In the Mighty Eighth War Diary, the noted British aviation historian, Roger A. Freeman, writes "in the great 1943-44 air battles between the Luftwaffe and the Fortresses there was one air leader who time and time again was fated to be in the van. The resilience of Theodore 'Ross' Milton was remarkable... every time he led the Wing, he would inevitably wind up in the front position... "Whether enroute to Schweinfurt in October 1944, or to Oschersledben in January 1944, when faced with determined fighter attacks, Freeman notes, "the Wing nevertheless ploughed through and bombed the target..."
"No bomb shall fall on German soil," was the brash claim made by Reichsmarschall Hermann Goering before the start of World War II. The boastful Nazi went on to proclaim, "If enemy bombers ever appear over Berlin, you can call me Meier." In the spring of 1944, the Eighth Air Force was ready to take the war to the German capital. Thanks to the heroism of Ross Milton who continually led his wing from the front position, 6 March 1944 became the day that they called Goering Meier.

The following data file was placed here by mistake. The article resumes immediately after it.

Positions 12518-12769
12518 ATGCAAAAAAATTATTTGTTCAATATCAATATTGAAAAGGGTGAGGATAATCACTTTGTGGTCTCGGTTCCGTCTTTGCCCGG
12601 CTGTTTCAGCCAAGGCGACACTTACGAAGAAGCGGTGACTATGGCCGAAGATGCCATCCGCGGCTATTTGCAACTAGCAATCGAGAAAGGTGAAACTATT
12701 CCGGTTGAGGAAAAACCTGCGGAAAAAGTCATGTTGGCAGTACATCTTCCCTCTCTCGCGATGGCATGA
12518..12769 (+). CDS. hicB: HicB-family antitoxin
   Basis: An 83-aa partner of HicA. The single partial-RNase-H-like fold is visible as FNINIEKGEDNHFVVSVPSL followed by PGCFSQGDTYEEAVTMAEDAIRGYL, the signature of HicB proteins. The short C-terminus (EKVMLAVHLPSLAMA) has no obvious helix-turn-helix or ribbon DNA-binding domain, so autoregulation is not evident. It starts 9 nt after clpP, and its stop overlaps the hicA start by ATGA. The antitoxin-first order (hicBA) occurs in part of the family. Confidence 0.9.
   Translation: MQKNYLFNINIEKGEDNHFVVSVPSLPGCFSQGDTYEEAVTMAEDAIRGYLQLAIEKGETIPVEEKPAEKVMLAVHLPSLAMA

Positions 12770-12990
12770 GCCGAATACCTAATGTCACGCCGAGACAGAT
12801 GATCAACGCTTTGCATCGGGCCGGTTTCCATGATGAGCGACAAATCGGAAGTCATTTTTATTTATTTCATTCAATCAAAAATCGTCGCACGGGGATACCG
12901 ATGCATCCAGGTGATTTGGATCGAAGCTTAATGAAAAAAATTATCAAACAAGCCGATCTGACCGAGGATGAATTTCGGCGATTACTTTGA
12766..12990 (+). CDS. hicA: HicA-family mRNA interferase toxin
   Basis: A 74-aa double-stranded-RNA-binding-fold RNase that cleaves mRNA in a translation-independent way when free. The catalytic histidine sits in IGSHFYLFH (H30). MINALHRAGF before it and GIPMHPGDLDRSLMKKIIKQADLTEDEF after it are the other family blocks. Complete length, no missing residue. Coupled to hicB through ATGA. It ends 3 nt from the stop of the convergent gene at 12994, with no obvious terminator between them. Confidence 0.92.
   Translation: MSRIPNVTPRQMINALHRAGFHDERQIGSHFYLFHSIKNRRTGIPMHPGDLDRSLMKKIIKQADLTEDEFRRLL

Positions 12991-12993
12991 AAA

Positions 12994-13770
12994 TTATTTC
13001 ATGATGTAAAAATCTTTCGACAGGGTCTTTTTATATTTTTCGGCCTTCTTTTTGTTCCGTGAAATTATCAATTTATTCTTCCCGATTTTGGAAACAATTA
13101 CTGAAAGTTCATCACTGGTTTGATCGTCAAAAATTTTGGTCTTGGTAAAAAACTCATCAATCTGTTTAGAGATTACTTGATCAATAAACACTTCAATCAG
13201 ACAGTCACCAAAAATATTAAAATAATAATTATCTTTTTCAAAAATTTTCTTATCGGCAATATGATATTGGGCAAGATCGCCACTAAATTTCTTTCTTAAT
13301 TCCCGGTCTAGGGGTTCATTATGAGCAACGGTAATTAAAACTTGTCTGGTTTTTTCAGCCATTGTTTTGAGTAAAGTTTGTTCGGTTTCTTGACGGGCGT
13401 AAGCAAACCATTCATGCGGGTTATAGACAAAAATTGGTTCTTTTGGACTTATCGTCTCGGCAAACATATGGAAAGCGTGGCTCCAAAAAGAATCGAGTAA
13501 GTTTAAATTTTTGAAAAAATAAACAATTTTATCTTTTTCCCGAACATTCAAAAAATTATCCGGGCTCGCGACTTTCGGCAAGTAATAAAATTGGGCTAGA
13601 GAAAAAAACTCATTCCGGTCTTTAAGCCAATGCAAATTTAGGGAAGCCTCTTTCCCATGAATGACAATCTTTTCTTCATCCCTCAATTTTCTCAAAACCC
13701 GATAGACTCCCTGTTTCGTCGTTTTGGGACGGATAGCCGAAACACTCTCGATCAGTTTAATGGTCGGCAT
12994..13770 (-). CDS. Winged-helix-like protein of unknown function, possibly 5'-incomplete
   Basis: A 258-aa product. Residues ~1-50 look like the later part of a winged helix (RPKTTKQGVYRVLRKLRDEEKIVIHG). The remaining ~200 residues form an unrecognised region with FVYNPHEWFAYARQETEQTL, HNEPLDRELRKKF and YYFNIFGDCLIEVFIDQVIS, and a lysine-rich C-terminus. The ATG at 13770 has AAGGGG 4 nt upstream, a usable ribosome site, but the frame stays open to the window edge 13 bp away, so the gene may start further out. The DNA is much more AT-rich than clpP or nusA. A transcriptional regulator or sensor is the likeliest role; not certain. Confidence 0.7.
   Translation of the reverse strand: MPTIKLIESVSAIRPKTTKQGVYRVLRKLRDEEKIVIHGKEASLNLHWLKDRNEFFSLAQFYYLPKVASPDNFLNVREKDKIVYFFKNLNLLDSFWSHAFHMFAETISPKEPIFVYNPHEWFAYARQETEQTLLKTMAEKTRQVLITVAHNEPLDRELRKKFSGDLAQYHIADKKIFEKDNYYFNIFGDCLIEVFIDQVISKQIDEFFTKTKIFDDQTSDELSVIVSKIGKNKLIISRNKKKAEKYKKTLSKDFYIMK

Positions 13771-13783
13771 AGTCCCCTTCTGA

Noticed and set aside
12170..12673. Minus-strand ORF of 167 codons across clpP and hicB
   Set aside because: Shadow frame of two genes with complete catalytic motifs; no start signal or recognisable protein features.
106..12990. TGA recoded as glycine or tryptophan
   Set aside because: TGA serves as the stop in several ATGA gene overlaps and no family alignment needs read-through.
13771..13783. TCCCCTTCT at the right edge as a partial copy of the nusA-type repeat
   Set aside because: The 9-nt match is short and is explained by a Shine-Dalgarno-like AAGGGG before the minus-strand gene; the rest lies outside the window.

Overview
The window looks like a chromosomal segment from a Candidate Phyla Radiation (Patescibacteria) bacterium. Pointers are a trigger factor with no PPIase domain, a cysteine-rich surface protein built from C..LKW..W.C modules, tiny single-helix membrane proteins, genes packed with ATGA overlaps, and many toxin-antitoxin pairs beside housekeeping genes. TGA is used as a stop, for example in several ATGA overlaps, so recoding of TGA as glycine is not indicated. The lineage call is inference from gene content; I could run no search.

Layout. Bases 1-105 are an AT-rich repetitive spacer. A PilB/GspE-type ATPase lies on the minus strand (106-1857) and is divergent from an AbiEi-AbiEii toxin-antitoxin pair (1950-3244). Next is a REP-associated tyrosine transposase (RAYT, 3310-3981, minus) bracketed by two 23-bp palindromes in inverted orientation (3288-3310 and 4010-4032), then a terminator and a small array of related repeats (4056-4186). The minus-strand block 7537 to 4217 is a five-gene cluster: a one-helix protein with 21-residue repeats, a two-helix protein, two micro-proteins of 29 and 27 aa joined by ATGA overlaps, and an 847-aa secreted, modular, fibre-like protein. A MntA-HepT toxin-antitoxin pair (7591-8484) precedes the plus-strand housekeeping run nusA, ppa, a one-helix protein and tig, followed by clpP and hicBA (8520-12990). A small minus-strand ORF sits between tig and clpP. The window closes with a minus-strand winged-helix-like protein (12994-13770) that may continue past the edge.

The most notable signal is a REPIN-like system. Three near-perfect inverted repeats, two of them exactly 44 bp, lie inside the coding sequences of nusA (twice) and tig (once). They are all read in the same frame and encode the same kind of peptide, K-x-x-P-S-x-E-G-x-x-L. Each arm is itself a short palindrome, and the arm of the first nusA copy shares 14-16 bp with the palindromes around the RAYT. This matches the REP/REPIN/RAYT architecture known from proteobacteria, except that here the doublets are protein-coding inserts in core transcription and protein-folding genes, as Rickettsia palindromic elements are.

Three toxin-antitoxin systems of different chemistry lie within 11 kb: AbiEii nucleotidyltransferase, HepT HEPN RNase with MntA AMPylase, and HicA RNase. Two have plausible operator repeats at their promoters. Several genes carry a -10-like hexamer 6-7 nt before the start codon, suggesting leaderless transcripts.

On 14 October 1943, a typical wet and foggy October morn in England, T. Ross Milton took off in his B-17 Flying Fortress. The mission: to bomb the ball-bearing industry in Schweinfurt, Germany. As 291 of the "Mighty Eighth's" bombers struggled to form up over the foggy British coast, Milton found his formation had the lead. He took charge and led the bombers deep into the heart of Germany without fighter escort. Despite the heavy loss of 60 B-17s and 600 airmen, they accomplished the mission. Germany had received another devastating blow from American airpower.